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Abramson, T. Anglo-Saxon Counterfeits. Fakes, Forgeries and Facsimiles AD 600-1066. 2012. Quarto, pp. x, 204, illustrated throughout.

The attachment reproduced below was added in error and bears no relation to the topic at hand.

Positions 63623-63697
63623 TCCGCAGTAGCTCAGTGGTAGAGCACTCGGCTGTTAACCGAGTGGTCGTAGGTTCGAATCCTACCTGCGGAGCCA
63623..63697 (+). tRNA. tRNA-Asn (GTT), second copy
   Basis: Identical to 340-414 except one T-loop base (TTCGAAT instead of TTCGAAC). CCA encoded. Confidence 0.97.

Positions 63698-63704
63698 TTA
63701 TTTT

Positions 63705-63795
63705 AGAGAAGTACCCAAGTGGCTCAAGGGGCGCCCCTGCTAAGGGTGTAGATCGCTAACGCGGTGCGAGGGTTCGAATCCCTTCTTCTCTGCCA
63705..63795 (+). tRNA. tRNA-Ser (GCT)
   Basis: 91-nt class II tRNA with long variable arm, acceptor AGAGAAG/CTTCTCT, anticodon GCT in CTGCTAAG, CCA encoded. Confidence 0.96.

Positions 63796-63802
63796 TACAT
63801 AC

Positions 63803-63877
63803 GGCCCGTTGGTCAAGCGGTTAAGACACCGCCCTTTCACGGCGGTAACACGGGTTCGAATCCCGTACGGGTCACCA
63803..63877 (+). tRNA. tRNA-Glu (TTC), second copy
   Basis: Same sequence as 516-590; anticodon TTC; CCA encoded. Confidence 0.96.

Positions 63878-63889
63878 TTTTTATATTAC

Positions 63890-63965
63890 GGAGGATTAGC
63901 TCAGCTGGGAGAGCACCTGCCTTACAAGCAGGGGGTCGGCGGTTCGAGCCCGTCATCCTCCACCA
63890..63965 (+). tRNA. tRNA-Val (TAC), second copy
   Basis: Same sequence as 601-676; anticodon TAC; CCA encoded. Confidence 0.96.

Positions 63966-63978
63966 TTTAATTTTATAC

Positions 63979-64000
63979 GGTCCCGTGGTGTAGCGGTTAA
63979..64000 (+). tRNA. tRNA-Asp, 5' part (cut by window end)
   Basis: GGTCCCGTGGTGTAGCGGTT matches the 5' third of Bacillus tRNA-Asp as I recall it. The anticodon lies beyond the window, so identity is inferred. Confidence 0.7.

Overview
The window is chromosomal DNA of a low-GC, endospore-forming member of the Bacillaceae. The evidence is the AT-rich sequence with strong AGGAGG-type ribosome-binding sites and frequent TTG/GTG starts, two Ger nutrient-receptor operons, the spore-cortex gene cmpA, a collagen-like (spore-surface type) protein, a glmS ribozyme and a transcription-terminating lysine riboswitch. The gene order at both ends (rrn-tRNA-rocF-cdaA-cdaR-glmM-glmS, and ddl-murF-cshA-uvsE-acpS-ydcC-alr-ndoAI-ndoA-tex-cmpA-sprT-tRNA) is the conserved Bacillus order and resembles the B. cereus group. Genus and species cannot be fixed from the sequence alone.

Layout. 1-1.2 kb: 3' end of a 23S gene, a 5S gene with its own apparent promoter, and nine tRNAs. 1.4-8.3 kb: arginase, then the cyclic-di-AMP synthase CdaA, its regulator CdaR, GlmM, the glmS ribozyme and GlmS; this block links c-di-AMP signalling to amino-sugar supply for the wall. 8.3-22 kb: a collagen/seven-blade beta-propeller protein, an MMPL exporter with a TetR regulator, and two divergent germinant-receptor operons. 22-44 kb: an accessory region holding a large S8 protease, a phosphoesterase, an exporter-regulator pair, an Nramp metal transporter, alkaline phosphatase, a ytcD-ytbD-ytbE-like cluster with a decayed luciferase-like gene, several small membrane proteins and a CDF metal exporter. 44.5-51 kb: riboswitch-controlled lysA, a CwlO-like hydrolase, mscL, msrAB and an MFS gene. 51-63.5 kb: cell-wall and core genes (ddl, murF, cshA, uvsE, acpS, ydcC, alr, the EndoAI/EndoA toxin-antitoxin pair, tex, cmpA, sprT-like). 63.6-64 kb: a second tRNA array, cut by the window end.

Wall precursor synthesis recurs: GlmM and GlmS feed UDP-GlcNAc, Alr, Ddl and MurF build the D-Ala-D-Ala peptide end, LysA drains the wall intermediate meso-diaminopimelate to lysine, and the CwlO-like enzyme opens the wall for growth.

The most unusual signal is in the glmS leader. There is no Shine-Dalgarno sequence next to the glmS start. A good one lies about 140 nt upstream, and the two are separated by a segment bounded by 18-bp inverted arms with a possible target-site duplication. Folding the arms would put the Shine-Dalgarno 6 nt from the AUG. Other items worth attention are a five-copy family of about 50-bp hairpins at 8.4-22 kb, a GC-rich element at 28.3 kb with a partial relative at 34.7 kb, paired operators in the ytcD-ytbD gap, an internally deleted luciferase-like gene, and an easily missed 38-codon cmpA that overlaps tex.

Card covers. As long as civilization has used coins as a form of currency there have been individuals who, for a number of reasons, have made fakes, replicas and counterfeits. Not all counterfeits are produced for personal profit and not all replicas are designed to deceive. However, to both scholar and collector, historical counterfeits have long been a matter of serious interest, concern and, in certain circumstances, an area of study in their own right. The Anglo-Saxon coinage with its huge variety of designs and styles, has been a lucrative target for pernicious counterfeiters. From the contemporary craftsmen who produced their own derivative copies to supplement the limited supply of coins, to the modern makers of museum replicas, the coins of the Anglo-Saxon period have been copied, replicated and forged to produce a corpus of material almost as extensive as the originals from which they draw their inspiration. In this ground breaking new study Tony Abramson brings together a vast catalogue of Anglo-Saxon counterfeits and copies in the first modern study of this fascinating subject. Fully illustrated with over 3,000 detailed images this study examines the types, styles and creative inspirations that have fascinated and intrigued all those who study early coinage. From contemporary copies to modern fakes, the catalogue is an essential guide for both scholars and collectors.